When reviewing Infersent's architecture here, I noticed that, after encoding the premise and hypothesis to obtain two vectors u and v, they feed the set of fully connected layers with:

1. (u, v) the concatenation between u and v,
2. u * v the element-wise product,
3. |u - v| the absolute element-wise difference

While I can somewhat get a feel for why points 1 and 3 were used, I do not really understand how an element-wise product can help in this case.

My intuition for 1 and 3 is the following:

• Point 1 was used because it makes sense to feed the actual encodings of the two sentences
• The element-wise difference gives a sense of the similarity between the two sentence encodings

Does anyone know, why the element-wise product would help?

PS: A picture of the infersent architecture can be found below (extracted from the paper). • Could you make it more clear what exactly are you referring to? Maybe you could post the exact formulas? – Tim Jan 7 '19 at 8:47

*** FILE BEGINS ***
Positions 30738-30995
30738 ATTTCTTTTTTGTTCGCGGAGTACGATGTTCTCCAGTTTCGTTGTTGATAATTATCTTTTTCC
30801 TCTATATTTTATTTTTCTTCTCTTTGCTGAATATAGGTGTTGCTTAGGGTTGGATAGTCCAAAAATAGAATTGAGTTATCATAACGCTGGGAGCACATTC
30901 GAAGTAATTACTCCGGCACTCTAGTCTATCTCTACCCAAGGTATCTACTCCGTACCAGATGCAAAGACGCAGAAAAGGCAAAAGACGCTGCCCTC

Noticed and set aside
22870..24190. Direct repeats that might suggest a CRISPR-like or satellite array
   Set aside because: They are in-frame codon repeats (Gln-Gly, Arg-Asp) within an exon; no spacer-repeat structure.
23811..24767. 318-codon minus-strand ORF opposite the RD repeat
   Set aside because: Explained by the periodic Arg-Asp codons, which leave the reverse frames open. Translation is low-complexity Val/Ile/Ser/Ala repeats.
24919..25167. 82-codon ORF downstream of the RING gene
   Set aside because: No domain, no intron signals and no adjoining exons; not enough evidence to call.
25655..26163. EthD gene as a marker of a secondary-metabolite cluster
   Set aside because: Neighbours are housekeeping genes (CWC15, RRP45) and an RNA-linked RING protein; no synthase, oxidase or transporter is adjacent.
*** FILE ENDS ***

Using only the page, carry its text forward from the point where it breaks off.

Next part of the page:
• @Tim I added a graph showing the actual architecture – ryuzakinho Jan 7 '19 at 8:59

In this case, the network encodes both sentences using same encoder, obtaining two vector representations $$u$$, $$v$$ for two sentences. They are feed into fully-connected network as features:
• with concatenation $$(u, v)$$, they take both vectors as-is, so the representation of each sentence is a feature,
• with absolute difference $$|u-v|$$, they look at magnitude of differences between "features" (elements) of each vector, e.g. say that $$i$$-th element recognizes that sentence is a question, so $$|u_i - v_i|$$ is how much both sentences differ in terms of being a question or not,
• element-wise product $$u*v$$, is basically an interaction term, this can catch similarities between values (big * big = bigger; small * small = smaller), or the discrepancies (negative * positive = negative) (see example here).